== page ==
Ignoring video evidence and its own news coverage, the New York Times is now describing the violence directed at Israeli soldiers boarding the Mavi Marmara as nothing more than an Israeli claim. Maybe it happened. Maybe it didn't.
Vittorio Arrigoni, terror tourist and International Solidarity Movement member, sought radical causes that would give his life meaning, and ended up befriending the extremist terrorists of Hamas. His murder in Gaza at the hands of terrorists even more radical than Hamas was the occasion for hagiography in the New York Times.
Today's print edition of the International Herald Tribune runs two stories about Palestinian grievances against Israel, but entirely ignores two major stories involving Palestinian violence -- murder in Jenin and the indictment of an alleged rocket expert.
The murder of five members of the Fogel family in Itamar prompted familiar circumlocutions and evasions by The New York Times where the killing of Jews is concerned. Rather than call it a "terrorist attack"— the family was said to have been killed by "intruders."
There are many inconsistencies in the accounts of those who say they were on the scene at Bilin with Abu Rahma, as questions continue to swirl around the circumstances of her death.
What does a terror attack against Israel teach us? According to the New York Times, it's that Israel is being disruptive. In its recent coverage of two deadly attacks against Israelis, the newspaper demonstrated an especially flagrant abandonment of journalistic standards, spinning coverage so as to deflect culpability for the violence away from the perpetrators.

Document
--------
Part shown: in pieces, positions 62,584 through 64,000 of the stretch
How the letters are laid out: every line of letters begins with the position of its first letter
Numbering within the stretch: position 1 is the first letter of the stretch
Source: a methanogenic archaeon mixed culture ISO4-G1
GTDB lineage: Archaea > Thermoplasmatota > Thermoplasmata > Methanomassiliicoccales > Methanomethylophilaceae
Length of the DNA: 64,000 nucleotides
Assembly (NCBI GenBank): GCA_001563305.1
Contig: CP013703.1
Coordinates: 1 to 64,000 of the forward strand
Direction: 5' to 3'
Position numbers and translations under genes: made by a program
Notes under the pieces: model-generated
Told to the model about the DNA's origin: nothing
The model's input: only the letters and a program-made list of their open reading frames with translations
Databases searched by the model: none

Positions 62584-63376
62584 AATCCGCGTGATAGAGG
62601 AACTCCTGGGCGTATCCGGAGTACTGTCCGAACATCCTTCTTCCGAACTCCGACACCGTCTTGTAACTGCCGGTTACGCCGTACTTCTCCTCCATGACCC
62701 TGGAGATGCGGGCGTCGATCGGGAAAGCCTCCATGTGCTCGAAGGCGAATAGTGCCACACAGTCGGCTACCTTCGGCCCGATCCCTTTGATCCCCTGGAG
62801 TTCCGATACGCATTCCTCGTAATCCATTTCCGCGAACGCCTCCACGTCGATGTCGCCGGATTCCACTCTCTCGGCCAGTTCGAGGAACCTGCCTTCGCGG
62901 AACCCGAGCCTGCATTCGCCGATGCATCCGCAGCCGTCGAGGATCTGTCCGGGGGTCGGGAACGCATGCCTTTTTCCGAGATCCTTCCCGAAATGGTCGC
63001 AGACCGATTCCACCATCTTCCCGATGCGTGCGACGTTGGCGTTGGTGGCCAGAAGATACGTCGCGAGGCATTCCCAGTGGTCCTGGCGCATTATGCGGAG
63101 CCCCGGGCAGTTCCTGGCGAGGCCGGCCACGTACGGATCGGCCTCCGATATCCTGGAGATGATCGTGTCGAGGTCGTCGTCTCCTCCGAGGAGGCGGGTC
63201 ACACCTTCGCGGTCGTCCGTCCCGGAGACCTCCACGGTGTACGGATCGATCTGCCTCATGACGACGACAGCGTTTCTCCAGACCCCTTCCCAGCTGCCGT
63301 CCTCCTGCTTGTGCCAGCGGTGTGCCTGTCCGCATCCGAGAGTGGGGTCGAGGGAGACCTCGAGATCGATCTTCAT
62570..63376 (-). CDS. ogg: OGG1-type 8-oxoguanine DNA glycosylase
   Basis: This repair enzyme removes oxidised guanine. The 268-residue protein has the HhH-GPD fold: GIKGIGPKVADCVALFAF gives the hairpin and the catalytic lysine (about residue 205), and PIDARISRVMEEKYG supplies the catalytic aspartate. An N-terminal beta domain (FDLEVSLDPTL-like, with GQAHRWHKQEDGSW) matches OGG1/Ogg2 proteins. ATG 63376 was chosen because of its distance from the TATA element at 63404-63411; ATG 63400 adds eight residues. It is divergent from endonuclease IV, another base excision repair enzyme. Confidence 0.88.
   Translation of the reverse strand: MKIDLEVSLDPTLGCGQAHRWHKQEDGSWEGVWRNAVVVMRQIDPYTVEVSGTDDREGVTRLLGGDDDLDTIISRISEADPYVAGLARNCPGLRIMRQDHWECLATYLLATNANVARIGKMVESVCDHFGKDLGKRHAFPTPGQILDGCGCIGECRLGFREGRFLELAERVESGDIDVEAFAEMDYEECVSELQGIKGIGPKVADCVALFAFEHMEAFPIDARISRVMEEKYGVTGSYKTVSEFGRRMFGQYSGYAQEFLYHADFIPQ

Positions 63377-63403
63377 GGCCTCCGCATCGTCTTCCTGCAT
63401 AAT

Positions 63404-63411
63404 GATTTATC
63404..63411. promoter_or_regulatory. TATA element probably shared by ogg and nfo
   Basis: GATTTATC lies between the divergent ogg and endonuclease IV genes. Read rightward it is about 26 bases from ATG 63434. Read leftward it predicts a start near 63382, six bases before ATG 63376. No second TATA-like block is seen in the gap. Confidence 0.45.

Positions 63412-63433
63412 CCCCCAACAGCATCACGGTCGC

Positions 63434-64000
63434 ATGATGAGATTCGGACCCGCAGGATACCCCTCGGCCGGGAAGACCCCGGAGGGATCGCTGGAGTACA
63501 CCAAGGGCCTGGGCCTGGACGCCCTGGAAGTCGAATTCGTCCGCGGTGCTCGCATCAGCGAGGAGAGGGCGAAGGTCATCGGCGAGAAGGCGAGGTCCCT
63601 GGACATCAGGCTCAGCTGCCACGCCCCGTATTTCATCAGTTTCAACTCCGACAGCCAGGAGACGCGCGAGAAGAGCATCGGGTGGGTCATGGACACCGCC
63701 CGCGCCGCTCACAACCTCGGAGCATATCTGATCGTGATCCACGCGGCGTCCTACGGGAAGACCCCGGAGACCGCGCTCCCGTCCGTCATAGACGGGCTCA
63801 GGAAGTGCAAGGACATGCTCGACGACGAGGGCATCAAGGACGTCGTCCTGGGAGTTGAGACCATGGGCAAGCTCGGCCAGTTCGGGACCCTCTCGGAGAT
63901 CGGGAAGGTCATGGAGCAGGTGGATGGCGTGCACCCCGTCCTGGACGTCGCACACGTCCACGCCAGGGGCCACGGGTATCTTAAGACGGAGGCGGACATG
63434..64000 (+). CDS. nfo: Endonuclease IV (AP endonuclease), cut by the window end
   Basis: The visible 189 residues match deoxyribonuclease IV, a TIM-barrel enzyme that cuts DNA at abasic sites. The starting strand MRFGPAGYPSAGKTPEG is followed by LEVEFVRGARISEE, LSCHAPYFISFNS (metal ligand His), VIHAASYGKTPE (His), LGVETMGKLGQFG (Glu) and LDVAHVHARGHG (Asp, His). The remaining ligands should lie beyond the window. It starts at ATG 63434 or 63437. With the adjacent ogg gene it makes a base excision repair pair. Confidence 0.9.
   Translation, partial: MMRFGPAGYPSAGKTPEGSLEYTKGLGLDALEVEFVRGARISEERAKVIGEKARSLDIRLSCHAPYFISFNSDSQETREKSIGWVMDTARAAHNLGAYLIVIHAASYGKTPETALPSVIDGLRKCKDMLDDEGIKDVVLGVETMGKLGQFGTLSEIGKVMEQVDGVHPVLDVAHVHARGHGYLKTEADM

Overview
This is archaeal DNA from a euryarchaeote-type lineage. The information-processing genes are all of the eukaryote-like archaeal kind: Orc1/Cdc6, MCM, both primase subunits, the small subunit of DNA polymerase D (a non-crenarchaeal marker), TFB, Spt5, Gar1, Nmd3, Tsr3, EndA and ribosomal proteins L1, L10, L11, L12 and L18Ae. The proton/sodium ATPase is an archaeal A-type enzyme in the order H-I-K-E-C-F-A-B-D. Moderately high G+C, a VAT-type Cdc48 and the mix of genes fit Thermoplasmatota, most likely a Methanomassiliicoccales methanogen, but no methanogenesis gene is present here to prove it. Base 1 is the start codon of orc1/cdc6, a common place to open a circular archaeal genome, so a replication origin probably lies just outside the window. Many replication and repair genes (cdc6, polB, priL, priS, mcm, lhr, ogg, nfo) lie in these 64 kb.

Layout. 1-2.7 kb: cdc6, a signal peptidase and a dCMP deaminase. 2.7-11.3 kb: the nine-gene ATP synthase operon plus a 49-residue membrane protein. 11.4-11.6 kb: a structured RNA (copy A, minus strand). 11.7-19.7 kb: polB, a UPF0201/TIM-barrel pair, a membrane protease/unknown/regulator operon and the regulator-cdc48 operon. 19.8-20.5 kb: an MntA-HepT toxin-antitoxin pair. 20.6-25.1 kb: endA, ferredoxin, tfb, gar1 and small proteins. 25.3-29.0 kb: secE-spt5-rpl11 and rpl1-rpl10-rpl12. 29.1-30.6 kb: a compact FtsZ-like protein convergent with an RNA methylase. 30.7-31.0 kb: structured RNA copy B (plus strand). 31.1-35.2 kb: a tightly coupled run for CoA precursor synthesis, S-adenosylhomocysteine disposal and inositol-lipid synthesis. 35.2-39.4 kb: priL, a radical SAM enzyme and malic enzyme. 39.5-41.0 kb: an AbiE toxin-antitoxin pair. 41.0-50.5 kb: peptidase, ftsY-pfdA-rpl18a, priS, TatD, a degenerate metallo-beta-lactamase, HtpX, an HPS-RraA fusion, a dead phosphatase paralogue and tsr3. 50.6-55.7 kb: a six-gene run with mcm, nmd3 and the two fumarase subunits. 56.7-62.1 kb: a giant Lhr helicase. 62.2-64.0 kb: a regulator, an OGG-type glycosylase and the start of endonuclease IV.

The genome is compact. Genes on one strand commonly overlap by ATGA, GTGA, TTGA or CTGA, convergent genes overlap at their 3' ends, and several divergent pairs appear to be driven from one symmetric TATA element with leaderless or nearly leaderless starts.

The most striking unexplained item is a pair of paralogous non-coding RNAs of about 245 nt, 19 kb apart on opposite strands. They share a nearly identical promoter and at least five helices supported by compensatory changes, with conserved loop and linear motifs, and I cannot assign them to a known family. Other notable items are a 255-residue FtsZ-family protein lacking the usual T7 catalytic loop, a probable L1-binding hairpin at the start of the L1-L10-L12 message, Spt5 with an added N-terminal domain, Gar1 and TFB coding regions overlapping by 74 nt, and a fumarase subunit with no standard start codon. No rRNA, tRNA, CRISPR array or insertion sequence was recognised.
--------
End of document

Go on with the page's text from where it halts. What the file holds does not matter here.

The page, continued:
Yet another deceiving New York Times report about Israel misleads about the legitimacy and credibility of the Goldstone report, implying that Israel's military court has validated it, when in fact the reverse is true.
International Herald Tribune editors were asleep at the helm, ignoring video evidence showing violence on the part of the flotilla passengers, whitewashing IHH, and giving a distorted picture of international law.
The New York Times hailed the new members of the Fatah Central Committee as pragmatic. Israeli interrogations of terrorists during the Second Intifada suggest otherwise.